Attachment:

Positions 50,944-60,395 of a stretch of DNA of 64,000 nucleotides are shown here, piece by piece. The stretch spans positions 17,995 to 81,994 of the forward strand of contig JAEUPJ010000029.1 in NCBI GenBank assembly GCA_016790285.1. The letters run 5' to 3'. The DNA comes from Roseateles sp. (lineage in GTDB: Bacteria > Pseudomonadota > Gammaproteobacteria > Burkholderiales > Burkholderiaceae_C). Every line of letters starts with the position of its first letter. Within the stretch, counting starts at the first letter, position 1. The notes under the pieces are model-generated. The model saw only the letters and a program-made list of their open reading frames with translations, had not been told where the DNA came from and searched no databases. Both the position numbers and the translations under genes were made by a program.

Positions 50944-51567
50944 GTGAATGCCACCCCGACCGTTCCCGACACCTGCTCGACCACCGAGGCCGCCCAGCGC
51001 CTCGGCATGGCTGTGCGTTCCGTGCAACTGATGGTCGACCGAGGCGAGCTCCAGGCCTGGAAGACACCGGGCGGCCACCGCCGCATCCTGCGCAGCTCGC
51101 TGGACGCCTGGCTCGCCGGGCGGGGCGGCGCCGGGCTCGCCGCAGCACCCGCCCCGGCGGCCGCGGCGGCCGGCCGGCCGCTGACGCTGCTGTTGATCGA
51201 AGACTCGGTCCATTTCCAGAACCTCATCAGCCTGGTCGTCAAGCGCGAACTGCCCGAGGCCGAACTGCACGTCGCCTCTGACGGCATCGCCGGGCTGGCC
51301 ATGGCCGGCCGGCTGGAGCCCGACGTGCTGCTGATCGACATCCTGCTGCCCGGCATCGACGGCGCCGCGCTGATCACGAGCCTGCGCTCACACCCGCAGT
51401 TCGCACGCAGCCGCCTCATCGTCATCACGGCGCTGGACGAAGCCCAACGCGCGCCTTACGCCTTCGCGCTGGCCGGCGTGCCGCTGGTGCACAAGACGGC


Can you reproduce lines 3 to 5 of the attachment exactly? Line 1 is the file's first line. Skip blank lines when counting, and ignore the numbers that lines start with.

50944 GTGAATGCCACCCCGACCGTTCCCGACACCTGCTCGACCACCGAGGCCGCCCAGCGC
51001 CTCGGCATGGCTGTGCGTTCCGTGCAACTGATGGTCGACCGAGGCGAGCTCCAGGCCTGGAAGACACCGGGCGGCCACCGCCGCATCCTGCGCAGCTCGC
51101 TGGACGCCTGGCTCGCCGGGCGGGGCGGCGCCGGGCTCGCCGCAGCACCCGCCCCGGCGGCCGCGGCGGCCGGCCGGCCGCTGACGCTGCTGTTGATCGA